“Toto, I’ve a feeling we’re not in Kansas any more…”
The confusion and displacement which Dorothy Gale voices when she steps out into the land of Oz for the first time in MGM’s iconic 1939 film The Wizard of Oz should resonate with many family historians. Just as Dorothy found herself in an unfamiliar world, so do we find ourselves trying to understand the social customs, attitudes and language of historical cultures when we research our forebears. And in general, the further back in time we go, the less familiar their worlds become.
Historical occupations can be a particular stumbling block when we’re not immersed in the culture and language of a particular place and period. Remember – context is almost everything. If you lack the sense of local or temporal context to interpret what you’re seeing in historical records, it’s nigh on impossible to reach a sensible conclusion.
In previous instalments of Bringing Home the Bacon, I’ve talked about general resources for puzzling out the meaning of unfamiliar job terms and suggested strategies for predominantly urban jobs from and after the era of mass mechanisation. Keep these in mind, because you’ll need to use them in tandem with era- and place-specific strategies (and, more often than not, for rural communities) if you’re going to decipher older occupational terms, which is what I’m going to focus on in this article.
So – if a historical occupation on a record from a much earlier era has left you with that not-in-Kansas-anymore feeling, here are five ideas for locating resources to help you puzzle out that pre-1750 mystery job term…
1. Picture the occupational landscape before the Industrial Revolution
Research into 19th century life is one thing; step back two or three more centuries and the landscape becomes still less familiar – and although there are sources to help us, there are generally fewer contemporary secondary texts to use as lookups. You’ll have to get creative!
Speaking very broadly, if you’re researching British ancestors who lived before the 19th century, you are more likely to observe them living in rural settlements; they’re also more likely to be engaged in agricultural or craft work. We should be careful not to over-generalise or assume too much, though: cities did exist before the Industrial Revolution!
Academic research by the Cambridge Group for the History of Population and Social Structure (CAMPOP)  suggests that the dominance of agricultural employment had largely ended by 1700, challenged by the rise of secondary-sector manufacturing. Plenty of “manufacturing” went on in rural settlements, but with an emphasis on manual labour, and with successful industries including textiles, brewing and malting (Osborn’s 2021 book  offers insights into rural manufacturing). You can see this shift towards manufacturing in CAMPOP’s graph of the male labour force for England and Wales, shown above.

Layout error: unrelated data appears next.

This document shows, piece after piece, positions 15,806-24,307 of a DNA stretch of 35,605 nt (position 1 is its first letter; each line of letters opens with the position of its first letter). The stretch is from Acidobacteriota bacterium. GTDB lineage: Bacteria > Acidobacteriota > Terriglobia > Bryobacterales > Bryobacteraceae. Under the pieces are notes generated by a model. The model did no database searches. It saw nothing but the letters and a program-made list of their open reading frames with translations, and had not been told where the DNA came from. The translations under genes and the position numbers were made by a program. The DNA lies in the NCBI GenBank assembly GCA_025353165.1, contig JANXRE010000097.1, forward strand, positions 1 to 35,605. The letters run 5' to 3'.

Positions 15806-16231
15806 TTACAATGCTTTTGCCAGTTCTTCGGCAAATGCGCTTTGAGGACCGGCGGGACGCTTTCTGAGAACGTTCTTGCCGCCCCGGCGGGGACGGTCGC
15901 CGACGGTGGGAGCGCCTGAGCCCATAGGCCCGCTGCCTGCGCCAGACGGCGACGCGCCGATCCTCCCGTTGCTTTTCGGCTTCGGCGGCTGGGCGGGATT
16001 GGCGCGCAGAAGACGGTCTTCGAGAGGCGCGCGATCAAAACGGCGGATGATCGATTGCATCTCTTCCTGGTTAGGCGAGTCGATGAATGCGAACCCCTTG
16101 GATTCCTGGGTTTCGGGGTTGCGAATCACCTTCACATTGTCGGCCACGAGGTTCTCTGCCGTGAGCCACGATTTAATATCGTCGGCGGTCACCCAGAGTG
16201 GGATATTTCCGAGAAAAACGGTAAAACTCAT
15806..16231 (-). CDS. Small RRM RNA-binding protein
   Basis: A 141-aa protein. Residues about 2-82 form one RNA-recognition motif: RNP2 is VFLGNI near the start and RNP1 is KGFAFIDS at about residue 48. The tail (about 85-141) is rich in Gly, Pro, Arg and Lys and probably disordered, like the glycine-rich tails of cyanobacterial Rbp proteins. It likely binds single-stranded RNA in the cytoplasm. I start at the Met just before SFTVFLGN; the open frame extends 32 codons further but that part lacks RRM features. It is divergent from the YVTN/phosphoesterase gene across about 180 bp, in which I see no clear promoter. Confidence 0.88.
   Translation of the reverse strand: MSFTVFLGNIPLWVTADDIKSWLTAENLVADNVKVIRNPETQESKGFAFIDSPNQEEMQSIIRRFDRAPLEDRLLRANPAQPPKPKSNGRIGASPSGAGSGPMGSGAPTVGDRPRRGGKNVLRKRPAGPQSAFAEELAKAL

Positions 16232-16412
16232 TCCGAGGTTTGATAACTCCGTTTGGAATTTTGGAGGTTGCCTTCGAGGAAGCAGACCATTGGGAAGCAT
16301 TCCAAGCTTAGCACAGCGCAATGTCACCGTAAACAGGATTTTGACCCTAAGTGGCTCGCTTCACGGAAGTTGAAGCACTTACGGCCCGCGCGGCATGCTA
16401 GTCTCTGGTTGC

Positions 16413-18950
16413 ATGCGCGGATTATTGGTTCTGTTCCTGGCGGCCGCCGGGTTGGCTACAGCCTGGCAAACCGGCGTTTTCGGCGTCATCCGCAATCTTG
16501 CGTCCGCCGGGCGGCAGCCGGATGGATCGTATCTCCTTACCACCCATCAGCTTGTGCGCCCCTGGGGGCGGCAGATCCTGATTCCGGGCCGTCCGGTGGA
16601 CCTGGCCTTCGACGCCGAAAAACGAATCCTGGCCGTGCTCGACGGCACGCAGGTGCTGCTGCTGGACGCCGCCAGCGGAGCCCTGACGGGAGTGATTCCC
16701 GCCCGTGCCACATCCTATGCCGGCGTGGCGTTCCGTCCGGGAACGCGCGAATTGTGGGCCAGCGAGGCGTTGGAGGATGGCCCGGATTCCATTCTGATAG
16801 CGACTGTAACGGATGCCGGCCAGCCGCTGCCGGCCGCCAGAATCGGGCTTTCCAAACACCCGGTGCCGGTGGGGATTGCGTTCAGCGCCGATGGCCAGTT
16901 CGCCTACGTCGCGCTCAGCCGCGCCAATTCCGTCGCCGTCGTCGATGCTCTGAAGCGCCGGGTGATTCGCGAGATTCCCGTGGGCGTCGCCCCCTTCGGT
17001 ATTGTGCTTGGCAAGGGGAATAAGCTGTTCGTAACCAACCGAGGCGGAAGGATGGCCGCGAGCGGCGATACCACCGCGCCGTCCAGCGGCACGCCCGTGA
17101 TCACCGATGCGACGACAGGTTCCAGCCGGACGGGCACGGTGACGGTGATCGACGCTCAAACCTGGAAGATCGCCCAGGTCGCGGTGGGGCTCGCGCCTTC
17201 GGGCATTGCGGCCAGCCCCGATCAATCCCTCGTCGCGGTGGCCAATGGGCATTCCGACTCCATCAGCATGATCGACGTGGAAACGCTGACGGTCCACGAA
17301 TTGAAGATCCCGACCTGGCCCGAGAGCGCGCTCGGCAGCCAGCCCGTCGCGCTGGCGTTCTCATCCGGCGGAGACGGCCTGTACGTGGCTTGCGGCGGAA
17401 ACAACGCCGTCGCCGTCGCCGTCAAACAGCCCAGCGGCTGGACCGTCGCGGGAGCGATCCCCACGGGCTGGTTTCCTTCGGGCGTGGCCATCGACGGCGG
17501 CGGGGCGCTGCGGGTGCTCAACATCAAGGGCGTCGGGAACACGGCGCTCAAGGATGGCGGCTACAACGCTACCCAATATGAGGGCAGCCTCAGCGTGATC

So don’t restrict yourself to researching a single person, but find out as much as possible about the place they lived in: this will help you understand their environment more. You may remember me saying back in Part 1 that thinking about the WHERE and WHEN of your research is key. Answering these two questions will give you the context you need to start looking in sensible places for more information about those unfamiliar occupational terms. Overall, if you come across a pre-Industrial Revolution occupation which you can’t fathom, your two best options are to explore resources for jobs in agriculture and traditional crafts. Remember: a specific, well-planned search in sensible places is more likely to yield positive results – in this case, an explanation for a historical occupational term which you don’t recognise.
So before you jump off into generic searches for agricultural or craft jobs, think about context. Some preparatory contextual investigations won’t reveal the meaning of that unfamiliar occupation, but they will hone and direct your onward searches for the answer.
Considering occupations in England or Wales? Meet Economies Past
It’s time to return to the CAMPOP site, but to explore a fantastic, free tool called Economies Past. To quote CAMPOP, the site “allows users to create and view maps of occupational structure across England and Wales from 1600-2011.” A zoomable map in the main field of view (as shown above) depicts parishes as coloured blocks, shaded according to the proportion of its workers who were engaged in your chosen sector or industry at a particular point in time. The right-hand panel allows you to change the era or sector under consideration.
Economies Past is a goldmine of information: zoom out on the map to observe trends across the whole of England and Wales; zoom in on one parish of interest and see whether primary or secondary industry dominated in a particular era, or whether local manufacturing centred around textiles, construction, metalwork or shoemaking. The tool has reduced coverage for early periods around 1600, but it is well worth your time.
So if you are puzzling out a pre-1750 unfamiliar occupation, I would advise noting the parish and year and exploring this time and place on Economies Past. It should give you a better understanding of the occupational makeup of the area you’re studying, helping you to direct your occupational searches and contextual reading towards resources which are likely to be more relevant. Here are some key resources you might want to consider…
2. Delve into the HISCO database